7 months ago
Everything is suspect...everyone is for sale...and nothing is what it seems.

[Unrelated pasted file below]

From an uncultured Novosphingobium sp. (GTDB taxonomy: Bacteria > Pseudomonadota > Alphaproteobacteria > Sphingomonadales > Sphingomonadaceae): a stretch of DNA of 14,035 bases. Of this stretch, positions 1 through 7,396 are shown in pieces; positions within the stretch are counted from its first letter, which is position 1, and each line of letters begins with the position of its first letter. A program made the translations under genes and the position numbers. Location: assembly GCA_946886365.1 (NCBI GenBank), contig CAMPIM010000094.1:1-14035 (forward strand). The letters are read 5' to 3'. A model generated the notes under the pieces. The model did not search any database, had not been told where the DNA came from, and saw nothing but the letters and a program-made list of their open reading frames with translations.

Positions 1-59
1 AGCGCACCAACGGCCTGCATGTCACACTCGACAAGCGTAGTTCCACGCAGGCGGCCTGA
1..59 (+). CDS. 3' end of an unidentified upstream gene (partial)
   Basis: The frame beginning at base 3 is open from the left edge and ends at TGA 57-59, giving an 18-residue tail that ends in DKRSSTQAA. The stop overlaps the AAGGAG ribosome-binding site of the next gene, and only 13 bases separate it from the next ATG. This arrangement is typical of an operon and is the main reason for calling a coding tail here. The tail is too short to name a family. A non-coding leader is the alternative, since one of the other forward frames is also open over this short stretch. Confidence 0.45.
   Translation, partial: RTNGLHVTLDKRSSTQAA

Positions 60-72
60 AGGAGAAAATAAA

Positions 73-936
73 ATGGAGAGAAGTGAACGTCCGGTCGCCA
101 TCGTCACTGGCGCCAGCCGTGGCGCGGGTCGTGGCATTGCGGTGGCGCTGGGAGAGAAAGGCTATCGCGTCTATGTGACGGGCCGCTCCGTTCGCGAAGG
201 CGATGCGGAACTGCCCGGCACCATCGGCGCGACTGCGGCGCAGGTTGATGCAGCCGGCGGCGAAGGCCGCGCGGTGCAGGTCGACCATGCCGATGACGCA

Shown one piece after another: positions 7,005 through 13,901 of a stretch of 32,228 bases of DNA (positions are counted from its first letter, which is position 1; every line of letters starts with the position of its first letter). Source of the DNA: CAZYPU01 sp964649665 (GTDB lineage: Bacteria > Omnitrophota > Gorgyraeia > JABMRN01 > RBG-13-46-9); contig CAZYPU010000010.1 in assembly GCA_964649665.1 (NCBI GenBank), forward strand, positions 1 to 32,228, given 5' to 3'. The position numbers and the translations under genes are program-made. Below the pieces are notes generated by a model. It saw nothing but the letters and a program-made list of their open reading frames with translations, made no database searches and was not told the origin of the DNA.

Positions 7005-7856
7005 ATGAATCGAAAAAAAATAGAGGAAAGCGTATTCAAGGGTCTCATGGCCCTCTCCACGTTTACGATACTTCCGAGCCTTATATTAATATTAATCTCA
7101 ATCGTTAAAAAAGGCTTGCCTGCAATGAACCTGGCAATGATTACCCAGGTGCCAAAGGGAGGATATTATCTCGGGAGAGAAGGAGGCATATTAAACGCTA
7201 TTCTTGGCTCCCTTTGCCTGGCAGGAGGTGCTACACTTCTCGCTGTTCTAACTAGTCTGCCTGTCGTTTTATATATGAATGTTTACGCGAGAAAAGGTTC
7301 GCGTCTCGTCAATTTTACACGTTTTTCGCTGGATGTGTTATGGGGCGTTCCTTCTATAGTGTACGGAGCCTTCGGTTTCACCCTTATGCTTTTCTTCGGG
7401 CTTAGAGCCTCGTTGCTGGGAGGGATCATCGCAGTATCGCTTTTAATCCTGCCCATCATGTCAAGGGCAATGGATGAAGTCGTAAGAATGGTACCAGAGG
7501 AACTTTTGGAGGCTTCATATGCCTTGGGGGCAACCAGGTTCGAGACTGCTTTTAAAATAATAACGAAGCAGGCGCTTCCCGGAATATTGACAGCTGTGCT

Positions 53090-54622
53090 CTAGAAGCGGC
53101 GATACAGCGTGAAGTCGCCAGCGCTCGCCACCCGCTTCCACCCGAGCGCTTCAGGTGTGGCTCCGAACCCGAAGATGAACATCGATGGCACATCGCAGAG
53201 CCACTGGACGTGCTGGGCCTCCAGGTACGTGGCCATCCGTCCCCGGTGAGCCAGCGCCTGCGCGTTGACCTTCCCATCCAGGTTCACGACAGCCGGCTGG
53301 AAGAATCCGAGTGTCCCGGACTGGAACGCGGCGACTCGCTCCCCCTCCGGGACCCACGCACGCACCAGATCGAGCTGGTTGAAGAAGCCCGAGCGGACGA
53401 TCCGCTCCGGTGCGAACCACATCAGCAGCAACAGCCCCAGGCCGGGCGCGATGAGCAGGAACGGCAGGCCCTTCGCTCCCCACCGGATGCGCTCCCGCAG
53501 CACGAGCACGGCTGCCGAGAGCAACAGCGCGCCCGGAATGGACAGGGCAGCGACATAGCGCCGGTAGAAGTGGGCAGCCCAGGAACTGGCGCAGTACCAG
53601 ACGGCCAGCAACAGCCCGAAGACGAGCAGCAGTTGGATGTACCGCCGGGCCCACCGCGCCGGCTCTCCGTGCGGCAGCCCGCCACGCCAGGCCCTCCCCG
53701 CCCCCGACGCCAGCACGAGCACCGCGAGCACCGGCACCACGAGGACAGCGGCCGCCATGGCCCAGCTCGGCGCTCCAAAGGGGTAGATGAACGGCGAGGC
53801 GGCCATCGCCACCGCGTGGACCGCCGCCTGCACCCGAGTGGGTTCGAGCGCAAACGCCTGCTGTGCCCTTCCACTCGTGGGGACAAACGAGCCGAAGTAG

Both the film noir and neo-noir genres have been around for what feels like ages. From Double Indemnity (1944) to Out of the Past (1947), The Asphalt Jungle (1950) and from The Long Goodbye (1973) to Blue Velvet (1986) and Mulholland Drive (2001), it’s safe to say that there were many classic films made in the genre. Whether you’re looking for a suspenseful thrill, in the mood for often-times legendary acting prowess, or need of a film to watch after-hours, the genre has a grand feast of movies to feast upon. However, sadly, in the 1990s, I feel the classic form of the film noir genre as we know and love it was on the verge of extinction from the modern film industry. Why do I tell you this? Well, my friends, it’s rather simple: L.A. Confidential (1997) is the last great classic film noir, but is certainly not the last great neo-noir film by any stretch of the imagination. The brainchild of Academy Award-winning director Curtis Hanson, this film is smart, cunning, and downright tuff. On top of all this is an ensemble all-star cast that give the performances of a lifetime and a dramatic, clever script exudes toughness. Frankly, it’s one of the greatest screenplays of the 1990s. This is not your typical “good cop, bad cop” drama. Oh no. This film boils down to issues of racism, social justice and injustice and moral ethics in a non-discriminatory way. It overarchingly shows a side of Los Angeles most people don’t get to see. One that is corrupt, with shady dealings. Noteworthy character development and a tremendous dramatic tension in nearly every scene enthralls the viewer in this movie’s spell. The story is intriguing and marvelously nuanced. It makes you think. It’s expertly shot, with many angles reminiscent of the film-noir of the 1950s. Unfortunately, back in 1997, the chances of this phenomenal film garnering any real awards, being that the nation was utterly swept by the gigantic, legendary blockbuster Titanic. Though I can’t deny Titanic’s mainstay and timeless status in cinematic history, I feel L.A. Confidential deserved to be recognize as an Academy Award-winner for Best Picture, and frankly, folks, it still deserves to be recognized for its outstanding, admirable qualities. But, I digress. Regardless, L.A Confidential is, as you can tell, definitely one of the greatest films of the 90s and likely one of the finest films ever made.